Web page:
Lohr’s strong points that made it a good fit for the military were its clever layout, incredible off-road performance, and low cost due to the use of various Citroen components. It was built around a sturdy tubular frame and took power from a Citroen AK2 Mehari engine mounted amidship. The 4x4 configuration, combined with the 2CV suspension, allows the FL500 to ford two feet of water and climb 50-degree slopes.
A 1976 example of the Lohr Fardier 4×4 somehow got into the hands of John DeLorean. While DeLorean’s most famous project was the DeLorean DMC-12, which starred in Back to the Future as a time machine, the brilliant engineer also worked on various other vehicles. One of them was the DMC-44, a project that never got to see the light of day.
DeLorean bought this 1976 Lohr Fardier FL500 to use as inspiration and study its feasibility. That’s because the vehicle he and his team intended to build was very similar to the Lohr.
The FL 500 in question is now up for sale on eBay, and the listing says DeLorean likely bought it as military surplus from the French Foreign Legion. Backing that assumption is the FFLA livery and paint colors found during the vehicle’s restoration.
DeLorean’s Lohr Fardier was not only used for testing purposes but also featured in some promotional material for his team’s DMC-44 (you can watch a short YouTube video of those promo clips below).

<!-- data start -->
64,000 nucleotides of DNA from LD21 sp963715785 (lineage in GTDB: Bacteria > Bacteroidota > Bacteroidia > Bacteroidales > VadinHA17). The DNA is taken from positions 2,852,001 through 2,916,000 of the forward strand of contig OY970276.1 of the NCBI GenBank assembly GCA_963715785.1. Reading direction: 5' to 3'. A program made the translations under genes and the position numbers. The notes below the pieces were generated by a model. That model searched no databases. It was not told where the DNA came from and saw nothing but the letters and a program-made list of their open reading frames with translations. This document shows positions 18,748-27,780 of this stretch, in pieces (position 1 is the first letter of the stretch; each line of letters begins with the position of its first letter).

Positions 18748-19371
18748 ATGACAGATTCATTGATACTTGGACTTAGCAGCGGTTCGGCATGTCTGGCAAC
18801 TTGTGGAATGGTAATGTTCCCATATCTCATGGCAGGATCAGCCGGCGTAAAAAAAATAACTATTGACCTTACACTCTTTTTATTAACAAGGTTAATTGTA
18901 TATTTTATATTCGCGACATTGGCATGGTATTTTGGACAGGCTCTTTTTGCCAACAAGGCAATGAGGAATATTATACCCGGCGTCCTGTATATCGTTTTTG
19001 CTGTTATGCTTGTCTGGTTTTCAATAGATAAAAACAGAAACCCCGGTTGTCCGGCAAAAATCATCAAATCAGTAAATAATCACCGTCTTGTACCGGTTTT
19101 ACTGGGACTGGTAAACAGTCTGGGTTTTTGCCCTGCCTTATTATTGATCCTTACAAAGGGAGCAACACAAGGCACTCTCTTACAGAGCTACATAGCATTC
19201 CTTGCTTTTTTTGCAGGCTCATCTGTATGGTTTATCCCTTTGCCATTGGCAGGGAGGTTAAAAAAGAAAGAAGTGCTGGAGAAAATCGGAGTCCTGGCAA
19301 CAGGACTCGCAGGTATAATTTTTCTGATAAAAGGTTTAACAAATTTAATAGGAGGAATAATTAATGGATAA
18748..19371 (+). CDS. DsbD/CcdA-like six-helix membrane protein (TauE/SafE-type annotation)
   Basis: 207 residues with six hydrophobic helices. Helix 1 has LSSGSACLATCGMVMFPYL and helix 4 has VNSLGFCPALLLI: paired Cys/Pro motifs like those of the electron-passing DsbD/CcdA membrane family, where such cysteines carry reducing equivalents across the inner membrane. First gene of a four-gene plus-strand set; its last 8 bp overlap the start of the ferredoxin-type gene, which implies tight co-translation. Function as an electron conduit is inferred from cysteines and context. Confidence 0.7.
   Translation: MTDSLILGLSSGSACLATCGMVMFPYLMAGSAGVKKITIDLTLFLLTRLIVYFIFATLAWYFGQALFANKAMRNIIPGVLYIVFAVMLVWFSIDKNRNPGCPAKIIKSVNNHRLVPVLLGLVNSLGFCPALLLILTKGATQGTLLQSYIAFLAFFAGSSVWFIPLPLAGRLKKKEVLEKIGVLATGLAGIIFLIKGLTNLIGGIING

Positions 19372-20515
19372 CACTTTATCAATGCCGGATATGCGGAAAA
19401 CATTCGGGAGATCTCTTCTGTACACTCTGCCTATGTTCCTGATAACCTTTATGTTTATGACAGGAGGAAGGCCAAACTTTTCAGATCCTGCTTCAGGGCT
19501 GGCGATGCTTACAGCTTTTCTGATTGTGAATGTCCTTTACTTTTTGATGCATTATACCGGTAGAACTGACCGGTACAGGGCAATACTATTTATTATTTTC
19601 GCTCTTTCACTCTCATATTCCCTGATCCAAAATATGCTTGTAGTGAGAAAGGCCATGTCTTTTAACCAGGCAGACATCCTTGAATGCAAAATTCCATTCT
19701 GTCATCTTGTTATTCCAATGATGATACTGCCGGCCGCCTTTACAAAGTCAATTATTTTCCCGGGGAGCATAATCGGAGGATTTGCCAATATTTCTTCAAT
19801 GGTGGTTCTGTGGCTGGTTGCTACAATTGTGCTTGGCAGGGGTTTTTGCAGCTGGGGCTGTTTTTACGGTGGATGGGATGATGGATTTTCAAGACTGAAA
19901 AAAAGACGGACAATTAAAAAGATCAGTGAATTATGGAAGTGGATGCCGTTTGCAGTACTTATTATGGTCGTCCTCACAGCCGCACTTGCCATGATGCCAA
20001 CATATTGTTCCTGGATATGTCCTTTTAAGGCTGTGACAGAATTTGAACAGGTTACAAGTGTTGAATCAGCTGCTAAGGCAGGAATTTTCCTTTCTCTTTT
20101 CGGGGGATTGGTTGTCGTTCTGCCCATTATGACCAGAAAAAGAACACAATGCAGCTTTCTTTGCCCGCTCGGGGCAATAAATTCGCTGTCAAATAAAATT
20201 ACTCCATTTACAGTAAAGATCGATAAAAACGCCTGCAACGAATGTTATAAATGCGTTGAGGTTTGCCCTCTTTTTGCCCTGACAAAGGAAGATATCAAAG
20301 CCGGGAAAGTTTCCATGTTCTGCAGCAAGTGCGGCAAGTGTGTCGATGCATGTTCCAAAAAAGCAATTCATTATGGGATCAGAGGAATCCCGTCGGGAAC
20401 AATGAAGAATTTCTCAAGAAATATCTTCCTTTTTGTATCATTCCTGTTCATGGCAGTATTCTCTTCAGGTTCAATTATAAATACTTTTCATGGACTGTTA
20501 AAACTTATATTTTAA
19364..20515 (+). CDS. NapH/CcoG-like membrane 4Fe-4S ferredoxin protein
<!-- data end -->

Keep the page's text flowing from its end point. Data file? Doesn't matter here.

After completing its mission at DeLorean Motor Company’s headquarters in California, the FL500 spent some time at the Lamington Farms Estate in Bedminster, New Jersey, where it also performed some light work duties.
Oldwick Garage in New Jersey was commissioned to perform repairs on the ex-military vehicle, and John DeLorean’s passing led to the garage taking ownership in lieu of payment.
The no-frills exterior design of the Lohr Fardier is basic and utilitarian, and this particular unit offered on eBay is presented with a Desert Tan coat of paint applied over its steel tubular body. The vehicle’s 2-cylinder air-cooled gas engine is able to produce 29 hp (29.4 ps) and reach a top speed of 40 miles per hour (64.4 kph).
The “interior,” if we can call it so considering the Lohr has no doors, no roof, and no glass, is also as simple as it gets. The driver maneuvers the vehicle from a simple yet functional tan vinyl bucket seat positioned in the left front corner. A nearly vertical steering wheel, the dash, the all-black shifter, and twin parking brake handles complete the package. There is also a simple roll bar meant to protect the driver.
Finally, the roomy diamond plate deck is perfect for hauling anything you need.
This interesting piece of engineering and worthy contender for the title of “weird and wonderful” is offered for sale out of Morgantown, Pennsylvania, with a Buy It Now price of $28,900.